Written by Amber Fuller, Owner and Clinical Director of Fuller Living
I want to preface this blog with the following... Most therapists are "empaths" and most narcissists prey off of "empaths". When an unhealthy empath is preyed upon, they will stay in the relationship until they get healthy or, unfortunately, until they die. A friend of mine said to me, "Wait a second...you're a therapist, and you mentor me on my marriage, but how can you do this when you're separated from your husband?"; I had to explain to her that I am actually finally a healthy "empath" and that I'm learning how to do scary things like leave an abusive situation and get my kids out of it as well. She understoood. I'm still her mentor. I'm also still a fantastic therapist and more importantly, I am a courageous, protective, amazing, and fierce mama, and there's a lot to be learned from somebody like that! My husband's problem with abuse doesn't disqualify me from being used by God as a therapist or a mentor!
Please note that my husband would agree with everything written in this blog. We've always been the couple to be transparent while things are happening in real time, because nothing is more annoying than an "over-comer story" when nobody got to see the situation in real time.
I've been waiting for the right time to write this blog. Between moving and hospital visits, I've had to wait until I had the energy to do more than just go to the bathroom and lay in bed while working. I'd like to make it very clear that in no way is this blog being written to humiliate anybody or cause embarrassment. My goal is to help women who are terrified to leave, because I was.
Where do I begin? Well, the beginning I guess. I'll take us all the way back to 15 years ago. Sometimes I get mad at God and I say things like, "I gave my whole life to you. When others were doing drugs and sleeping around, I was leading worship, heading up small groups in youth group, and checking out good Christian colleges". Then I remember that God doesn't work on a merit system and then I feel embarrassed, but he's there to quickly remind me that I also don't need to feel embarrassed. It is often said that narcissists prey on empaths. They can see who they can have their ego's fed from. Do I think this was my husband, no, I don't. I do know, however, that
he was raised in a world where his actions had no consequences and where if it didn't feel good to him, he wouldn't do it, and if it did feel good to him, he would.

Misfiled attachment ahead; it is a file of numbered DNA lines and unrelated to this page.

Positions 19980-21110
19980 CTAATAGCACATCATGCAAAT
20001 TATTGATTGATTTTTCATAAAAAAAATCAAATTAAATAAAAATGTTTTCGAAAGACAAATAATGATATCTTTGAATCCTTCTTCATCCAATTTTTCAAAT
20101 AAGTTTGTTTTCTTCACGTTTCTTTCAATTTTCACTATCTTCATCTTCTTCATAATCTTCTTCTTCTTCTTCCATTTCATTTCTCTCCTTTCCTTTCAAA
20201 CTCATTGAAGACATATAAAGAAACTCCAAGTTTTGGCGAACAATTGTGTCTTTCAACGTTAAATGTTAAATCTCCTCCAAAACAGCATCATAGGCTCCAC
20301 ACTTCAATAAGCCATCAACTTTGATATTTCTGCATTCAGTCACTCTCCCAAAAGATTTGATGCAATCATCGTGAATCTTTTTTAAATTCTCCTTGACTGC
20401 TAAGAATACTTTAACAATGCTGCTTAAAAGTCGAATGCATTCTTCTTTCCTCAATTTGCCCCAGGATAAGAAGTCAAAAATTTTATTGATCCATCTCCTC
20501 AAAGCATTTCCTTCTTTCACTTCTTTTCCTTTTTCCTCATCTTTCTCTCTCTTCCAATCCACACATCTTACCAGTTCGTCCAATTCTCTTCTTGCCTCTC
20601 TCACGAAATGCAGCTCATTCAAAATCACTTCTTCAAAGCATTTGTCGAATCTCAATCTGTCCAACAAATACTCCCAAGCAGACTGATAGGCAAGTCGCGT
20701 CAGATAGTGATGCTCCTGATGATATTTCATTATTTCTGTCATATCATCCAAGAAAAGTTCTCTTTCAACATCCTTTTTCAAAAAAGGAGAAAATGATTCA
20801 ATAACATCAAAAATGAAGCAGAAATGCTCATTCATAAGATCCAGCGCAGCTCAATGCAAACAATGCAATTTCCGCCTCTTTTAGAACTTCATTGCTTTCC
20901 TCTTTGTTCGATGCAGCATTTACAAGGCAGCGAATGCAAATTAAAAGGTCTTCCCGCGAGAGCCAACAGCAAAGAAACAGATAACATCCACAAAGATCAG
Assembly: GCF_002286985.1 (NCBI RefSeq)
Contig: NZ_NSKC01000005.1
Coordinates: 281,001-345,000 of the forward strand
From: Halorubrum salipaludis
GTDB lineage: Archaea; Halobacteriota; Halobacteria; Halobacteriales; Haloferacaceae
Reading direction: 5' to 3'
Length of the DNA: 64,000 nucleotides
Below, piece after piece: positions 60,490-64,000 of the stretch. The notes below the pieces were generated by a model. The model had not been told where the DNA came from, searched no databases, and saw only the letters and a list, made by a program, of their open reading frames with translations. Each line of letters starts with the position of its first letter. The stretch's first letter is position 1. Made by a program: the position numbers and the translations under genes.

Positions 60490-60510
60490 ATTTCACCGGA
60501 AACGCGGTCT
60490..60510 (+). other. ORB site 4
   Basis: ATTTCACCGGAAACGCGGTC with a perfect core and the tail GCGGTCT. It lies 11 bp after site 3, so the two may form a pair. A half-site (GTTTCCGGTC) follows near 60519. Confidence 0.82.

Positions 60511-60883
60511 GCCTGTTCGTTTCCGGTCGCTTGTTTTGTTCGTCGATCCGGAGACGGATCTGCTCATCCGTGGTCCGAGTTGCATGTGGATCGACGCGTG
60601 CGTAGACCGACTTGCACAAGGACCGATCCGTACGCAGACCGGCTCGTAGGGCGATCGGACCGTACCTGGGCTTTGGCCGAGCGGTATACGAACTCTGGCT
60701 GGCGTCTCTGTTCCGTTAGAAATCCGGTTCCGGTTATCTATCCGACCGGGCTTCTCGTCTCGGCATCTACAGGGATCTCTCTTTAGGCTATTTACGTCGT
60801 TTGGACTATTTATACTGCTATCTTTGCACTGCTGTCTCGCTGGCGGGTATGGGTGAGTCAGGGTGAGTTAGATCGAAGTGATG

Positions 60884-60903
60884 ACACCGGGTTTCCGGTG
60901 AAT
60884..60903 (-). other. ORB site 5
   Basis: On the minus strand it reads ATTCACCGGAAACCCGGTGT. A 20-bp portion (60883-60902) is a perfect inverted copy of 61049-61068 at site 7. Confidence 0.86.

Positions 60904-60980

I remember one time while we were dating I asked if he could come over to my dorm and hang out with me and he said no because he was playing video games. So, to set this scene up, our dating life consisted of us cuddling on a couch while I did homework and he played video games (he never had homework because he never went to class because he was playing, yep, video games). I think that those were some of the very first signs.
Then, there was one time I was walking to chapel and he was flirting with a girl in the middle of everybody while salsa dancing with her. He, himself has told me that I should've broken up with him then. I didn't because of a sermon I heard literally that day. For reference, here is a list of all of the covert abuse he and some members of his family chose and that I had to battle with day after day after day, and sometimes hour after hour. It should be known that just like how a model uses their body to do their work, I use my mind and emotional health and ensuring that these two things weren’t effected in my work, was exhausting and lonely.
I felt like there was always hope and people can always change.
It's true. There is always hope, and people can alwayschange...but only if they want too.
We say that and hear that a lot but I have lived it. I'm not talking either about how my husband wouldn't change (except for the 6 months that he did and life was incredible for the both of us, even though he doesn't remember)...but it was me, I wasn't changing. I don't have enough fingers to count on my hands the number of times people told me I needed to get out, not get divorced, but get out for the time being(because these people believed in our marriage). It became tricky because the people that were feeding into him were telling him to do what was most comfortable and basically saying "Do whatever makes you feel good" which he would sit here and admit to you that this has literally been his whole life (which, honestly, puts him at a disadvantage that I can't completely blame him for).
My husband started the program for narcissists and started changing and so I felt like just maybe I could stay, and things would get better.